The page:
We don’t have to do a lot of math or theological thinking to see the injustice here.  The servant has been forgiven something he could never repay, no matter how much time he lived.  But he was unwilling to give that same forgiveness to his fellow servant; he was unwilling to give him even a little more time to repay the loan, which the other servant certainly could have done.  That kind of injustice is something that allows a person to condemn him or herself for the rest of eternity.  The disciple is expected to learn to forgive and is expected to forgive as he or she has been forgiven.  “Forgive us our trespasses, as we forgive those who trespass against us.”  We can’t just say those words when we pray; we actually have to do it.

This call to a kind of heroic forgiveness takes on a new meaning when we consider the state of our world today.  We still have conflicts in Iraq, Afghanistan, North Korea, Syria, and in many other places.  In fact, I’ve read that as many as a third of the nations of the world are currently involved in some sort of conflict.  And we owe a great debt to those who are fighting to keep our nation safe.  But I don’t think we can stop with that.  We will never find the ultimate answer to terrorism and injustice in human endeavor.  We have to reach for something of more divine origin, and that something, I think, is the forgiveness that Jesus calls us to in today’s gospel.

And it starts with us.  We have been forgiven so much by God.  So how willing have we then been to forgive others?  Our reflection today might take us to the people or institutions that have wronged us in some way.  Can we forgive them?  Can we at least ask God for the grace to be forgiving?  I always tell people that forgiveness is a journey.  We might not be ready to forgive right now, but we can ask for the grace to be ready.  Jesus didn’t say it would be easy, did he?  But we have to stop sending people to debtor’s prison for the rest of their lives if we are going to honor the enormous freedom that God’s forgiveness has won for us.

Every time we forgive someone, every time we let go of an injustice that has been done to us, the world is that much more peaceful.  We may well always have war and the threat of terrorism with us.  But that doesn’t mean we have to like it.  That doesn’t mean we have to participate in it.  Real peace, real change, starts with us.  If we choose to forgive others, maybe our own corner of the world can be more just, more merciful.  And if we all did that, think of how our world could be significantly changed.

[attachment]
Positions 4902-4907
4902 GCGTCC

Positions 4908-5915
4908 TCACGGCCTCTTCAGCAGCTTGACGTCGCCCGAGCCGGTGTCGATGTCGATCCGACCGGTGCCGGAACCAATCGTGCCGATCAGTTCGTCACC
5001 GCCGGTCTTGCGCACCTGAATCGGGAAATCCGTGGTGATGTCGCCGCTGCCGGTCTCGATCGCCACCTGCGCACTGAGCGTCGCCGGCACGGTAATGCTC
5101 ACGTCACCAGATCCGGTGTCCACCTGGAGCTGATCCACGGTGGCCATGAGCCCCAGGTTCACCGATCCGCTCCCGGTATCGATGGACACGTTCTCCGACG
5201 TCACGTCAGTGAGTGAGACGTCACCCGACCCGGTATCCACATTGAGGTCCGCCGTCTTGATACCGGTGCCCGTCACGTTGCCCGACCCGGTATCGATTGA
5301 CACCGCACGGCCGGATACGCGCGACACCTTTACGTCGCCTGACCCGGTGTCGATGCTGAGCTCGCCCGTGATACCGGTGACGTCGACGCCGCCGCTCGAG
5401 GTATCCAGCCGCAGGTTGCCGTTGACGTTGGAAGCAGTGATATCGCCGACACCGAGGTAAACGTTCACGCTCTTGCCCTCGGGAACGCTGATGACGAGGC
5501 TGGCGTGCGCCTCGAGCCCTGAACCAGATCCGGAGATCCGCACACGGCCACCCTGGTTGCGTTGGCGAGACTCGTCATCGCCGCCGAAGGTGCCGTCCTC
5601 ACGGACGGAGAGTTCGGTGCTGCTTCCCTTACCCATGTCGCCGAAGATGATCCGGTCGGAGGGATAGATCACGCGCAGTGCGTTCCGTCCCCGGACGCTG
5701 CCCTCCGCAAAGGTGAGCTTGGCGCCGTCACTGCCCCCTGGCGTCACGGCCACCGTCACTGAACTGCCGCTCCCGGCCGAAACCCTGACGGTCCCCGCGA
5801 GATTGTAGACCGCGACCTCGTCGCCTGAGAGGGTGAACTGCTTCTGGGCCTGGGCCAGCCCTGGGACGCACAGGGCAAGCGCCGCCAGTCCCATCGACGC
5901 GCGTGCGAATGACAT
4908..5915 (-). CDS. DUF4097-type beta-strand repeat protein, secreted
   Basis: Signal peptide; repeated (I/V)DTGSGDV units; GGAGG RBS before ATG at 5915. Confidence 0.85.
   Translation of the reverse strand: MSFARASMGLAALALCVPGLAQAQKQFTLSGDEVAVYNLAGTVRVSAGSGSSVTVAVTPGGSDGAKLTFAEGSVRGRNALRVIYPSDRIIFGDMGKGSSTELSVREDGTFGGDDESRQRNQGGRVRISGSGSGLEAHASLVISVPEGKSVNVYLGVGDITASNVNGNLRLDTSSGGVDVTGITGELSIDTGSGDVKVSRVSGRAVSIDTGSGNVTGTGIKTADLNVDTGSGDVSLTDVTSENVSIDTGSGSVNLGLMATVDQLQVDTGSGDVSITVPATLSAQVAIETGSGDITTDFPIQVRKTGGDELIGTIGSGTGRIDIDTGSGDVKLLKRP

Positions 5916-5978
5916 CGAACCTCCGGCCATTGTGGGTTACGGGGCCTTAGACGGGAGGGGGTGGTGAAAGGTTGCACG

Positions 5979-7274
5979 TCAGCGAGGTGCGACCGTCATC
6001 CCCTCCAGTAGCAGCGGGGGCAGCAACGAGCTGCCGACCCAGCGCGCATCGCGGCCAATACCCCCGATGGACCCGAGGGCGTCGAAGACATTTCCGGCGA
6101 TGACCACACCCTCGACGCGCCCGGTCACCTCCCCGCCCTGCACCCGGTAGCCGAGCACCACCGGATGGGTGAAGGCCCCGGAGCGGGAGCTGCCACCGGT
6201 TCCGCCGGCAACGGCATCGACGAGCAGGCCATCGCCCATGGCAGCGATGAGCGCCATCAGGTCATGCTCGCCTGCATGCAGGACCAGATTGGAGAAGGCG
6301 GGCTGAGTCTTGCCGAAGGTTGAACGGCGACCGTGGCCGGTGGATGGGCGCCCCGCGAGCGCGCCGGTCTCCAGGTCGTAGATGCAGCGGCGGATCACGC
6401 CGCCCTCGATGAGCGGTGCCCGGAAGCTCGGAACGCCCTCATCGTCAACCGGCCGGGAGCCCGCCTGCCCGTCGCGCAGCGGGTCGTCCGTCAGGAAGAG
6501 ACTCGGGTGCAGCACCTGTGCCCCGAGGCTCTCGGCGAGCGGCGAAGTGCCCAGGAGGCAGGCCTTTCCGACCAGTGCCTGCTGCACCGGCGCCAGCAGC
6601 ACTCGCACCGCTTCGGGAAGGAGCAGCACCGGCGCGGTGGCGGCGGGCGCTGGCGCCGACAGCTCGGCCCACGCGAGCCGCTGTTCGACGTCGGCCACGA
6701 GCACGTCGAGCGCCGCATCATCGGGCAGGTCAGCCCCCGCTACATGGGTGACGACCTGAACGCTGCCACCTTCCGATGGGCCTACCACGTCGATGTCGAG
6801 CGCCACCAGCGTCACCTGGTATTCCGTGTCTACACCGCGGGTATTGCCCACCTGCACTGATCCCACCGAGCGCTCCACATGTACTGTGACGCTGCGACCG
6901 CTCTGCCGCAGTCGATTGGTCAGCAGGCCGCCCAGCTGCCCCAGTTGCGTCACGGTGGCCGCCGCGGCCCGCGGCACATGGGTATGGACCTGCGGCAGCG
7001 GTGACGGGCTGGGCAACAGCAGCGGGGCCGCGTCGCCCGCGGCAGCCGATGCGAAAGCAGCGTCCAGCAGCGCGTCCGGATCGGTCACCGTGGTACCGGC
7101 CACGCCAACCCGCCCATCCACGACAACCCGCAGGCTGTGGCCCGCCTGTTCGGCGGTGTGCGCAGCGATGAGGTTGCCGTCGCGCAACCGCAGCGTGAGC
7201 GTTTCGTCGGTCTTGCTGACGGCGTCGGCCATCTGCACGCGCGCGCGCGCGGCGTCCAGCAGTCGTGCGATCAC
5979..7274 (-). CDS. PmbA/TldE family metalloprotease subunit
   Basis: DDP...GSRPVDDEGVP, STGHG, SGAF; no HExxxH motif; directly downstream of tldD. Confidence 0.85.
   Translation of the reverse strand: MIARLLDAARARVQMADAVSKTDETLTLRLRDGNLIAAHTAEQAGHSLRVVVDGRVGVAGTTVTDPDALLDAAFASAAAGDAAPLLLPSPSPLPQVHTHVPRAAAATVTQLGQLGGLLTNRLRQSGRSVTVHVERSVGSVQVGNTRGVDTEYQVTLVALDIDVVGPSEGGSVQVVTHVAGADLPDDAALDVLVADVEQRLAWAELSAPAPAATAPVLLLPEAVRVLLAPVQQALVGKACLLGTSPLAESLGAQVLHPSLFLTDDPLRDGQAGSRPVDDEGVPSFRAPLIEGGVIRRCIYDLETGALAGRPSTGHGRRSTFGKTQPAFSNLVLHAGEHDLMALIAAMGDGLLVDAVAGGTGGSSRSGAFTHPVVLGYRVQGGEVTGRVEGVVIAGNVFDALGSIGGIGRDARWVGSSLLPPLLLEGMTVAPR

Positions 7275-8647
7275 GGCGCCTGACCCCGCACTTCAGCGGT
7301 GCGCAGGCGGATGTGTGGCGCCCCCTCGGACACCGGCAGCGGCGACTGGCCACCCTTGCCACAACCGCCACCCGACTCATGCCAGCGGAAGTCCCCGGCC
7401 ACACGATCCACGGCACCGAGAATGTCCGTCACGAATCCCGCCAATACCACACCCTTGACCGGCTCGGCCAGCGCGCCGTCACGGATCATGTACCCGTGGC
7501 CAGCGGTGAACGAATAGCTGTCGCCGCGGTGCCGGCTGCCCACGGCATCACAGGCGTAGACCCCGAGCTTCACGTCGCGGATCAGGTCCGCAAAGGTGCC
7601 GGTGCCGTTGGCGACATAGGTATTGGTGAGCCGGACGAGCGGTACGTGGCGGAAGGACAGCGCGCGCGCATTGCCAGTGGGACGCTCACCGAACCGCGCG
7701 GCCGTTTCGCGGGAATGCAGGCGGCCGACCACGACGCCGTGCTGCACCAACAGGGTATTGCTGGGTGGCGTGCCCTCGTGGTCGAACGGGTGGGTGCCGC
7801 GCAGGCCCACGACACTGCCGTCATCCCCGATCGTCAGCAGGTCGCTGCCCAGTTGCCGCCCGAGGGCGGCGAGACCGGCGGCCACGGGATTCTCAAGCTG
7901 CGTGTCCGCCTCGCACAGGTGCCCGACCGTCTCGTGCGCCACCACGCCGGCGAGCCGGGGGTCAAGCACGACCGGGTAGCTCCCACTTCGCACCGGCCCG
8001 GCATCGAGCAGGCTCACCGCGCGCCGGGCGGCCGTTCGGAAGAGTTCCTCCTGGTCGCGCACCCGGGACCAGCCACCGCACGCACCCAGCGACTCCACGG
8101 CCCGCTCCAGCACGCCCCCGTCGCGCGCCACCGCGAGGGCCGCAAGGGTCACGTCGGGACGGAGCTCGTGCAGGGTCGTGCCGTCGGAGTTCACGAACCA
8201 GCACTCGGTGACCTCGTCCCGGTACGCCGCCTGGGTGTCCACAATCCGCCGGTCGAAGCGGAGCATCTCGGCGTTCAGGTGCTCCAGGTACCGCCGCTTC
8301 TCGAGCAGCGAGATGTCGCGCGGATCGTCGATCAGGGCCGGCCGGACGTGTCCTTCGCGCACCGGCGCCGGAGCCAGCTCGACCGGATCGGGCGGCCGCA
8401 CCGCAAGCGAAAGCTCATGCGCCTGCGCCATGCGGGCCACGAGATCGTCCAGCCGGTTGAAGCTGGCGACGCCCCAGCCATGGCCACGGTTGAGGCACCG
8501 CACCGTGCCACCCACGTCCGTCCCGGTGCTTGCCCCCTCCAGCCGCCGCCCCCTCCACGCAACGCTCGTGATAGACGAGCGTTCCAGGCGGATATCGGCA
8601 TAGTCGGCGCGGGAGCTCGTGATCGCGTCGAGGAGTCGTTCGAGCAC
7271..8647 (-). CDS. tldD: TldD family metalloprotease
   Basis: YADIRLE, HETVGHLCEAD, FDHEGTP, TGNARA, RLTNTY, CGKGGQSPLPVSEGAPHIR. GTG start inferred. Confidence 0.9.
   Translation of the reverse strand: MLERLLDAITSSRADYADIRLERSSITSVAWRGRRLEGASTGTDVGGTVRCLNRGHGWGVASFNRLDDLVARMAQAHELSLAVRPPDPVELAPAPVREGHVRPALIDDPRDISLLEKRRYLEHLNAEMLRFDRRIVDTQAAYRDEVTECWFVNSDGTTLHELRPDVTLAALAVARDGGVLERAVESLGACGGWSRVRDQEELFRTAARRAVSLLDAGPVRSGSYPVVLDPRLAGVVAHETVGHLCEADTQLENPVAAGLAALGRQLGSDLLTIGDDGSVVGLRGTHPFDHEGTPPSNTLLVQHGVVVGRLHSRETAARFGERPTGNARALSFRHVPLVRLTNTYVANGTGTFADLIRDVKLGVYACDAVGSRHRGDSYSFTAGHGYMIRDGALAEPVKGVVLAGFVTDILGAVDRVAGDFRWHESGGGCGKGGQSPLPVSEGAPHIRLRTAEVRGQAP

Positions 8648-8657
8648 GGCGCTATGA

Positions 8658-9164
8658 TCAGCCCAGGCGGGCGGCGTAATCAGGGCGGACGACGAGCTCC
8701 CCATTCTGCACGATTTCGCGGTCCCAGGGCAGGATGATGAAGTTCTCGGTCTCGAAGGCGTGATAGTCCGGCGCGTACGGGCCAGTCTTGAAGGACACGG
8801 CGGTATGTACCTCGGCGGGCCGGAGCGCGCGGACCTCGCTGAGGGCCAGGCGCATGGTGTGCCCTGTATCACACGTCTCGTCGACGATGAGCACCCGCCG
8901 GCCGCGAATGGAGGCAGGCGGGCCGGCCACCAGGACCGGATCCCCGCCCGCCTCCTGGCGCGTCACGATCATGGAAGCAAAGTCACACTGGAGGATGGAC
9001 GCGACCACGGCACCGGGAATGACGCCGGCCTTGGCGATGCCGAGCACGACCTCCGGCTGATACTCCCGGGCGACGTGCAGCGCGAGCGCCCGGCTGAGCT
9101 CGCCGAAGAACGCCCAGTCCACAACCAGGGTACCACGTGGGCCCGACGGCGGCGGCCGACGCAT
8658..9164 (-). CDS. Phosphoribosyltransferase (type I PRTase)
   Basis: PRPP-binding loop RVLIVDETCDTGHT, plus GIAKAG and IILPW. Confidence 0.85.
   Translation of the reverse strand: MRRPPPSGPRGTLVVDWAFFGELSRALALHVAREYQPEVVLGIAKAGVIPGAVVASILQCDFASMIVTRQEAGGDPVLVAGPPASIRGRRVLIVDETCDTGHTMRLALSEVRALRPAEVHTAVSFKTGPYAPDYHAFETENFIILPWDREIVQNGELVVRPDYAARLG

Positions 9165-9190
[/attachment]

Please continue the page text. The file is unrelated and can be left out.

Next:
The Exaltation of the Holy Cross

Today’s readings

In a lot of ways, this is a strange feast we are celebrating today. Think about it. This is the Exaltation of the Holy Cross, which in Jesus’ day would have been as big an oxymoron as one could possibly imagine. It’s like us saying that we are going to celebrate the exaltation of a lethal injection chamber. There is nothing exalted about an instrument of execution: it’s tortuous, humiliating, and as dark as one can get.

So to get from that to where we are now is nothing short of a miracle. A miracle, of course, of the highest order! God used this instrument of punishment to remit the punishment we deserved for our sins. God used the epitome of darkness to bathe the world in unfathomable light.

And he didn’t have to. The cross is what we deserved for our many sins. Today’s first reading gives us just a glimpse into the problem. The Israelites, fresh from deliverance from slavery in Egypt, are making their way through the desert. Along the way, they pause to complain that God’s food, which he provided in the desert, wasn’t good enough for them. They had chosen slavery over deliverance; food that perishes over food that endures unto eternal life.

But we’re there too, right? We often choose the wrong kind of food, get off the path, and choose slavery to our vices and sins over new life in Christ. In fact it was because of all that that Jesus came to us in the first place. God noticed our brokenness and would not let us remain dead in sin. So to put an end to that cycle of sin and death, he sent his only Son to us to die on the cross, paying the price for our sins. But that death may no longer have power over us, he raised him up, cheating the cross and the evil one of their power, and exalting the Holy Cross to the instrument not of our death, but of our salvation.